Discourse Communities: Building Identities, Sharing Expectations

A pile of various colorful stamps, mostly canceled and weathered. What discourse communities do they represent?

One way people create a sense of identity is by joining groups of likeminded people who share interests and goals. When these groups build cohesion and self-identify as sources of unity, they often become what writing scholars refer to as discourse communities. These groups are significant in the study of writing because they help us understand how texts and ideas move through populations. Discourse communities also show us how writing helps people get things done.

In “The Concept of Discourse Community,” writing scholar John Swales outlines what gives discourse communities their significance. That document provides a great overview of the term discourse community, its uses, and its purposes for writing studies. But it can be a difficult text for students to process. The text expects that readers have a passing familiarity with several conversations that are too mundane for an introductory writing course. But the heart of Swales’ text is useful for its directness and succinctness. Below, I hope to clarify and simplify some of the content in the hopes that you can better understand what Swales means. With that, you should be able to do your homework more effectively.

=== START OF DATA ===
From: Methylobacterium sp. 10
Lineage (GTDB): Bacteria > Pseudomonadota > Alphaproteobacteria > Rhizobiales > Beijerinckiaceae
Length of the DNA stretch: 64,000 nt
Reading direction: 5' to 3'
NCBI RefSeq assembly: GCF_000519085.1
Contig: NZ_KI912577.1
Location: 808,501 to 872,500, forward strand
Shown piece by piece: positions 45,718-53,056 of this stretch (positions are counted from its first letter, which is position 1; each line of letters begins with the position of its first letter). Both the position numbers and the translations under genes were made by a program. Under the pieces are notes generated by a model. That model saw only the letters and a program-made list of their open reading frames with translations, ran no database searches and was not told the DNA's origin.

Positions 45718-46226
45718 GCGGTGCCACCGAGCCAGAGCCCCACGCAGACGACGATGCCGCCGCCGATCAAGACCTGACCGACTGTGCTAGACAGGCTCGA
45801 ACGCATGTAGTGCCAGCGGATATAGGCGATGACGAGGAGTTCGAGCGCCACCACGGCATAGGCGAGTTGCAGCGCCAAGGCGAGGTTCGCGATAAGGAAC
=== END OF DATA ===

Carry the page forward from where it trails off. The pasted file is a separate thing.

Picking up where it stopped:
Some History/Context

I’ve discussed previously how attention to discourse communities in composition classes can help develop a sense of belonging for students. Prior to that, I shared how teachers at the University of Central Florida discovered that the concept of discourse community was literally the central concept on which the rest of the composition curriculum hinged. Other topics could be taught in whatever order suited the instructor. But the committee agreed that discourse communities needed to be addressed in the middle of the semester, forming the conceptual core. Something significant about using writing to come together in groups made the topic a bridge connecting other complex ideas.